An FNM delegate claimed in a letter to the editor that the date set is in breach of the constitution.
The constitution says, "Any proposed alterations or amendments to the constitution must be submitted to the secretary general not less than 56 days prior to the date set for the convening of a convention."
The delegate said that, in his haste to set a date for the convention, FNM Leader Dr. Hubert Minnis gave only a 42-day notice.
"A new date and time would have to be set by the leader in order to be in compliance with the constitution of our party by which we are governed," claimed the delegate.
But Cash said, "The issue of timing is a non issue because the Central Council is the highest authority for the party outside of convention, and the executive committee, I expect, would have considered all of those factors in setting the date.
"The date was presented to council, and council approved it."
It is unclear whether any proposed alterations or amendments to the FNM's constitution will be presented.
The issue of the timing of the FNM convention caught some party supporters off guard recently.
The decision also created a short-lived controversy involving FNM Deputy Leader Loretta Butler-Turner and Minnis.
Butler-Turner had accused Minnis of "playing a dangerous game" that anyone "can see through" after he called an emergency meeting to discuss the party's convention.
She was in her Long Island constituency at the time and did not attend the meeting.
Butler-Turner has since announced that she will seek the leadership post at the one-day convention next month.

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Sir Arthur supports gender equality bills

October 18, 2014

Declaring his full support of the constitutional referendum bills, former Governor General Sir Arthur Foulkes challenged members of Parliament
to "lead", even in the face of opposition from some of their constituents who do not support the amendments.
His statement comes after several opposition members withdrew their support for bill four after they consulted with their constituents.
Bill four seeks to end discrimination based on gender.
However, there are concerns that the bill will lead to challenges in support of same-sex marriages.
"The argument about gay rights, that's totally extraneous and has nothing to do with this," said Sir Arthur, who spoke to The Nassau Guardian this week.
"I think the representatives of the people have to recognize this. A representative has the responsibility to lead his people. He must listen to his people, dialogue with his people, but there are times when he or she must lead and say to the people, 'Look, this is the way we ought to go. This is the right way. I can't advise you or go along with you if you want to go in another direction which is contrary with our principles.'"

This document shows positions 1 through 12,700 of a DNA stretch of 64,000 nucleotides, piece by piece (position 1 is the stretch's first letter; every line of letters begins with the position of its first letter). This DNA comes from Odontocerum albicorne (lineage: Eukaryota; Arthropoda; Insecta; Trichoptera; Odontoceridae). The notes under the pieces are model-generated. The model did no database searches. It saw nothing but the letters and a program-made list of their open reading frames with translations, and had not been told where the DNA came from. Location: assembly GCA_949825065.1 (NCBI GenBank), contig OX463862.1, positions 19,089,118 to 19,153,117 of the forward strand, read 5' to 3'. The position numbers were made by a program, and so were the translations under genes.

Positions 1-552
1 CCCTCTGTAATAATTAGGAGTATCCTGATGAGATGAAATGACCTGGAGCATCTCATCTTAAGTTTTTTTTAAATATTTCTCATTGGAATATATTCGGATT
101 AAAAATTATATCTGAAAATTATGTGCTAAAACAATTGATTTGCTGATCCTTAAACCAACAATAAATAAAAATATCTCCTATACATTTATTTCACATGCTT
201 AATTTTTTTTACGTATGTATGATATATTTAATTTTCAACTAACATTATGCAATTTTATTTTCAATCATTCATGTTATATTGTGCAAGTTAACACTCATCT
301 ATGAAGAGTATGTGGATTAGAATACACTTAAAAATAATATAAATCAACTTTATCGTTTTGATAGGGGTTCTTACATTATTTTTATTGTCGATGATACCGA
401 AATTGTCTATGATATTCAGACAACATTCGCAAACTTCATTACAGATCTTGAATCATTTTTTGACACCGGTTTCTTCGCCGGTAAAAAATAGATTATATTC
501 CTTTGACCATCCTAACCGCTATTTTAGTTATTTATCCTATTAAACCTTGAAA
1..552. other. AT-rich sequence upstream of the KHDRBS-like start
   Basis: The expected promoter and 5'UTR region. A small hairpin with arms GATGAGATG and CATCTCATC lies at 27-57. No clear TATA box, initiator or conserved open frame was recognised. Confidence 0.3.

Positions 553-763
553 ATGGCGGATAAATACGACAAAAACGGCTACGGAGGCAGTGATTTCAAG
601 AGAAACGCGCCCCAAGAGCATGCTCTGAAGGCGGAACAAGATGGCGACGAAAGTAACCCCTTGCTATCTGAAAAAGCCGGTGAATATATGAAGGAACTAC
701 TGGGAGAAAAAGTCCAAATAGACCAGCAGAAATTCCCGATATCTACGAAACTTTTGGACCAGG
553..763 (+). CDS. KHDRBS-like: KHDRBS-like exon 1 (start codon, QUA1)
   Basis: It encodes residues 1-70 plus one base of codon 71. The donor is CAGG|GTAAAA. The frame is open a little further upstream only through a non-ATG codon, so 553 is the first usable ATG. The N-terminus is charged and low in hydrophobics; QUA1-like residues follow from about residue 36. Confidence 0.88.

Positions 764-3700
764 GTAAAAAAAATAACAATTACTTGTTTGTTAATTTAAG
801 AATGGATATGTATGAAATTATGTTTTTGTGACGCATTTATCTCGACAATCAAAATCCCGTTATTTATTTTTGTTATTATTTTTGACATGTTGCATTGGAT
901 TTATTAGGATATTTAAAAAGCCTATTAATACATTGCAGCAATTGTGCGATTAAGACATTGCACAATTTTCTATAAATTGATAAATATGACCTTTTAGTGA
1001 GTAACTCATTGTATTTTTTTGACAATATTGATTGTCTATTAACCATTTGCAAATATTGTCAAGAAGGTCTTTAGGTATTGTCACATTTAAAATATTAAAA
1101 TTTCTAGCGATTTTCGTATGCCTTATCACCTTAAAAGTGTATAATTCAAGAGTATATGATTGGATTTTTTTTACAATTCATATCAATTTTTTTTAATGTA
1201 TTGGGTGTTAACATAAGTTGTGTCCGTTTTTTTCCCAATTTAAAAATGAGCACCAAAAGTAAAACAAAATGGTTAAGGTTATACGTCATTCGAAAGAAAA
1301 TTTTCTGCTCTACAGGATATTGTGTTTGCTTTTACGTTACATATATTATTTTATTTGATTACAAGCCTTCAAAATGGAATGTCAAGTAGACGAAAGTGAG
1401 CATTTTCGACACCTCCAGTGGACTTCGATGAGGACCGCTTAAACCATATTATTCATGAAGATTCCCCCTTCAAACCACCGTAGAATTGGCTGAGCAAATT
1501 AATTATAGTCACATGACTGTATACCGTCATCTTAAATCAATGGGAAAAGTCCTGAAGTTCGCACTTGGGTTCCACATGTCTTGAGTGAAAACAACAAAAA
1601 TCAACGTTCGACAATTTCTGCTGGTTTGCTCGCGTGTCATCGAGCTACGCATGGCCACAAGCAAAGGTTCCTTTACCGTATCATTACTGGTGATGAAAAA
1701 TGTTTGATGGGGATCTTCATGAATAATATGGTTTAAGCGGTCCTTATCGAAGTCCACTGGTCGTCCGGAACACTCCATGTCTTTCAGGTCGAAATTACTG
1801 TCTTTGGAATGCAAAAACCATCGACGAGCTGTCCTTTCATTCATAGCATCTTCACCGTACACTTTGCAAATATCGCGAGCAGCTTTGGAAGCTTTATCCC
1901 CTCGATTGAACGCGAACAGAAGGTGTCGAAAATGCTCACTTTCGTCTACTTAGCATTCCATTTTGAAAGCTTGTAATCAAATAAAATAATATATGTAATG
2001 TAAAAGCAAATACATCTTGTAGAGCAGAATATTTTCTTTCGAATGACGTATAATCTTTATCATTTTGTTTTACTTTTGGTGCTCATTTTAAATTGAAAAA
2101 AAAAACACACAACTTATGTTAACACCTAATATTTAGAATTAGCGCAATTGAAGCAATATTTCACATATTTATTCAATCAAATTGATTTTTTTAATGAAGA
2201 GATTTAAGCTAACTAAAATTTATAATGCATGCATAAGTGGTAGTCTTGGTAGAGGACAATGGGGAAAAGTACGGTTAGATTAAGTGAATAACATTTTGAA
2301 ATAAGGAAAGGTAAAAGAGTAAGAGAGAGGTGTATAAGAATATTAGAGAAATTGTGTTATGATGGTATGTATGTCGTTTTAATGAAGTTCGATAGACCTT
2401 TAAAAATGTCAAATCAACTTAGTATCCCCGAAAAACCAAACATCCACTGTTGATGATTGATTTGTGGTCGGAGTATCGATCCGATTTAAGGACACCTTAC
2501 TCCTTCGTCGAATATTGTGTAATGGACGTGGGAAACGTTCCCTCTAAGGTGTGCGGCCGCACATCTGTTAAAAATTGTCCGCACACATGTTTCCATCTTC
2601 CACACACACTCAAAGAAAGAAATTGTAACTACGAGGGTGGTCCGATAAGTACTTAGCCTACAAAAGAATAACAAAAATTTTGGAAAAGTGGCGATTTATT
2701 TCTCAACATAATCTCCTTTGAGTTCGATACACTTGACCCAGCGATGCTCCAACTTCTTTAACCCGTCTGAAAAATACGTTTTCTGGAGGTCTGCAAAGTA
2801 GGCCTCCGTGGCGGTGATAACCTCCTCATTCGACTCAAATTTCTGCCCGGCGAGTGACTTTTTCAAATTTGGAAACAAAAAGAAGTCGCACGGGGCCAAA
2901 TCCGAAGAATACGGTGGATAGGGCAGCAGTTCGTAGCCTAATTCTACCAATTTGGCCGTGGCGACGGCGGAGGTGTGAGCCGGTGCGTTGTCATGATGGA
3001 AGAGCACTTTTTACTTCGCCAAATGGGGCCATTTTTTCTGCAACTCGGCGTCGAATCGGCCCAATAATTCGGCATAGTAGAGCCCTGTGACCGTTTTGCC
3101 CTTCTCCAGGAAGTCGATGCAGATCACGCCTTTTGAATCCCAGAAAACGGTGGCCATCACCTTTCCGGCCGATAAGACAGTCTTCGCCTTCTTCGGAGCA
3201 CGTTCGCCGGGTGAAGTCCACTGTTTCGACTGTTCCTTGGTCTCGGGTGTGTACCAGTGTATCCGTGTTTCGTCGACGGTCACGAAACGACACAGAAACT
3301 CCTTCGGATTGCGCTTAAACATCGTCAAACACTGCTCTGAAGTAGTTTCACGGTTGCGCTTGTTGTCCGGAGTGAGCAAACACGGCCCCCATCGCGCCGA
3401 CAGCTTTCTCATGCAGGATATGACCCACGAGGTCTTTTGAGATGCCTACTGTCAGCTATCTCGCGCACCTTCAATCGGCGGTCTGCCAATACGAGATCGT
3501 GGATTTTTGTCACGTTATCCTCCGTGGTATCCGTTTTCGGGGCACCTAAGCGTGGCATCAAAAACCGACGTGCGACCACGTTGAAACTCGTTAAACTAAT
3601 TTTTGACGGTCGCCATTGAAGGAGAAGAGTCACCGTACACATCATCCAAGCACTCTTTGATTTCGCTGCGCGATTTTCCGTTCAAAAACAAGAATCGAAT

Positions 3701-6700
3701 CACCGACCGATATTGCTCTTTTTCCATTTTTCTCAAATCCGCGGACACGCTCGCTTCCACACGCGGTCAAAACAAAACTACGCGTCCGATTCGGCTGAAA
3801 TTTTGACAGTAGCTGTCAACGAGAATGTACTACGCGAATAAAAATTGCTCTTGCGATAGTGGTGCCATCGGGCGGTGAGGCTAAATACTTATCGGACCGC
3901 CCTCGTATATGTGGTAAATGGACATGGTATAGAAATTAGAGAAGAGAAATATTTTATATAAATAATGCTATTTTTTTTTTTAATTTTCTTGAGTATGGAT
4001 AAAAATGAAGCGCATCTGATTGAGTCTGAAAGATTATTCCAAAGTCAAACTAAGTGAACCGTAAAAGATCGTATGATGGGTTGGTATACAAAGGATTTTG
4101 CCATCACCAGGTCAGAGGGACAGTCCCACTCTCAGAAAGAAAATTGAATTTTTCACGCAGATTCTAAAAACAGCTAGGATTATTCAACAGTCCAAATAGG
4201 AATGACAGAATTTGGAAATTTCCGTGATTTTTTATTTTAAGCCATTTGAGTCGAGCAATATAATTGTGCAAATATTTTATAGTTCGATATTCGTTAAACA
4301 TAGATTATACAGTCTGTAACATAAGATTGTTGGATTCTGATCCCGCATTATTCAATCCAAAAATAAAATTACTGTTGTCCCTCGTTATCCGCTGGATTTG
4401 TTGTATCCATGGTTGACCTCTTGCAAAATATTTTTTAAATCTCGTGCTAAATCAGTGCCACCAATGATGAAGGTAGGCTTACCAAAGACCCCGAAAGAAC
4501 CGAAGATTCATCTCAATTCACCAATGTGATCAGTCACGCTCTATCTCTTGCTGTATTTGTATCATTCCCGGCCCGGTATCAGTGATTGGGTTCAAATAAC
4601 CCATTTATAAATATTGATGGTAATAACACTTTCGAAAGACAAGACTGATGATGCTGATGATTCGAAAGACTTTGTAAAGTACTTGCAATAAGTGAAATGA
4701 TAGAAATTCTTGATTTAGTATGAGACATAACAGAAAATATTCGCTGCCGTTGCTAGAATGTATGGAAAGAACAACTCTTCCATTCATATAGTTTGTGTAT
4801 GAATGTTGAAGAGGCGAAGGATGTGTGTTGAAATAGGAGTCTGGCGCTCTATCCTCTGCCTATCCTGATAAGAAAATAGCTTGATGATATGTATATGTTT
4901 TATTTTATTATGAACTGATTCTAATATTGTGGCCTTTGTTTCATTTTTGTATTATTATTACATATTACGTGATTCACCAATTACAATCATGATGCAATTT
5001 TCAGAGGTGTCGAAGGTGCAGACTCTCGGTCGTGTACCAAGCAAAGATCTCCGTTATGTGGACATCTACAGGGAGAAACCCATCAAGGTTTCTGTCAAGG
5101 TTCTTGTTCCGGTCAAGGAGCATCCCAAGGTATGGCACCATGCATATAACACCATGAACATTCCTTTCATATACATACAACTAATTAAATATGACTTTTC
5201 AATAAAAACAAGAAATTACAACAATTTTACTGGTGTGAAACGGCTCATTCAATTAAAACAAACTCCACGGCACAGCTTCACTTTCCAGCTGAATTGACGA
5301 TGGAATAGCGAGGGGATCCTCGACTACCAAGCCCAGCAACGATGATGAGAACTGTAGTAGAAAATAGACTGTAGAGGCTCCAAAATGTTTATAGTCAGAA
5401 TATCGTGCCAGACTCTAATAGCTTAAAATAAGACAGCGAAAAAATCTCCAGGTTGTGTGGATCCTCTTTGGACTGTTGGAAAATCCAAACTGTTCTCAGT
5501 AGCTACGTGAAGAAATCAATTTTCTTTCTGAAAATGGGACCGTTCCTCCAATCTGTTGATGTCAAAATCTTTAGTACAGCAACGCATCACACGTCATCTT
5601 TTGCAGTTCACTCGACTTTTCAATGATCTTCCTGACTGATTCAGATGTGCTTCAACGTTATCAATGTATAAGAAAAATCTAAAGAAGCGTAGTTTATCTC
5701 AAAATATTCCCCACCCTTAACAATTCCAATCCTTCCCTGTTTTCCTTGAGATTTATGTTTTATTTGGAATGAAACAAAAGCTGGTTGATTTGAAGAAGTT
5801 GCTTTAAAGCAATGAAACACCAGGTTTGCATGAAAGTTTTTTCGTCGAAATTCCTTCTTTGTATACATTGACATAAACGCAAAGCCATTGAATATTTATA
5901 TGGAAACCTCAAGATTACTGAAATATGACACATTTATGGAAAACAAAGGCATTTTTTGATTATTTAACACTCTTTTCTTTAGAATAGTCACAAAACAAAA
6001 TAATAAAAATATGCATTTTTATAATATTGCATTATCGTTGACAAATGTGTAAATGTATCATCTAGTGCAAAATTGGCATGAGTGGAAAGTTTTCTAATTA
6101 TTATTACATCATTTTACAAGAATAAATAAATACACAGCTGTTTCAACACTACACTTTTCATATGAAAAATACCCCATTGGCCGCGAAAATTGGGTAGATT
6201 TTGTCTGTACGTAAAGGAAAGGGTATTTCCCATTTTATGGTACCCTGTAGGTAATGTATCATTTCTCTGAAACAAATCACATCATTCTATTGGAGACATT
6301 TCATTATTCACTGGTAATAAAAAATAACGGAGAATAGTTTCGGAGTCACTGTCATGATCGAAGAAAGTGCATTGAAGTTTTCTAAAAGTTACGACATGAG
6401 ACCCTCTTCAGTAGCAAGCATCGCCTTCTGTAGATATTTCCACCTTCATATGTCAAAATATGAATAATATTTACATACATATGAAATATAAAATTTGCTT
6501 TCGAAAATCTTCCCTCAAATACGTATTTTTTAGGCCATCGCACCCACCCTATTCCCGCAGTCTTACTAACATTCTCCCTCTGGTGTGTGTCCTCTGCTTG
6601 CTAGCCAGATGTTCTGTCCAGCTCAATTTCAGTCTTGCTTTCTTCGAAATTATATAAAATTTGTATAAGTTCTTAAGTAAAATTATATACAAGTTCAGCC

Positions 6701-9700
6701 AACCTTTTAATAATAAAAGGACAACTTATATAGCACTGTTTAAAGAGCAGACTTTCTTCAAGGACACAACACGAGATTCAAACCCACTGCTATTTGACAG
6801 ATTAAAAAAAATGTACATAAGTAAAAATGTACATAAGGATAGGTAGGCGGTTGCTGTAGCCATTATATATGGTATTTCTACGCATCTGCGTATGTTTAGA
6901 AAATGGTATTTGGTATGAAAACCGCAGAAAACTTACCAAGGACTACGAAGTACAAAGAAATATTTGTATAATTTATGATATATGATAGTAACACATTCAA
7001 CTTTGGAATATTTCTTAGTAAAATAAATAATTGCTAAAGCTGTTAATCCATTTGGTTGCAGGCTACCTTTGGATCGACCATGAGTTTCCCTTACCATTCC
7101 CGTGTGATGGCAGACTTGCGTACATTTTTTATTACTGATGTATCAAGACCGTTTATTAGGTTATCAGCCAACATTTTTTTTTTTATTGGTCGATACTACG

The government amended bill four to address concerns related to same sex marriages by defining the word sex as male or female.
However, the opposition members said they want the government to further amend the bill to make it unlawful to discriminate based on a person's sex "at birth".
While not responding to the opposition members, Sir Arthur said the question is clear enough.
"I hope that we don't attempt to make any amendments to make us look silly in the eyes of the world," he said.
"...The bills are clear. You don't want to add things that are extraneous. I won't go into any details about that, the homophobic thing. I don't know why we are making that an issue in this.
"We are going to have that debate sometime in the future but that's not involved in this particular issue. I hope the Bahamian people would seize this opportunity to do the right thing and bring us in line with the democratic countries of the world."
Sir Arthur said he finds it "mind boggling" that some Bahamians are still opposed to equal rights for women in a 21st Century Bahamas.
"Women are just as capable as men," the 86-year-old said. "It is stupid just to have to say that. It is just so patently obviously."
Sir Arthur said he was surprised when he heard Bahamians proudly declare their opposition to some of the bills on various local radio and television shows.
"That is surprising that people can talk like that in this day and age," he said. "What is also surprising is, having regard to our history as a people where most of the majority of Bahamians suffered so much from discrimination and inequality, that we would want to apply that to somebody else. That's mind boggling.
"You would have thought that somebody who was discriminated against would be the last one in the world who would want to discriminate."
Sir Arthur called on Bahamians to support the referendum. He said the object of the referendum is simple: to bring about equality between men and women.
"I support all four of the bills as they are and in their entirety," he said.
"We ought not live in a society where whole groups of people are discriminated against because of their accidents of birth like color, race and even creed and certainly we shouldn't discriminate half of the population, which are women."
The referendum has been delayed to sometime next year.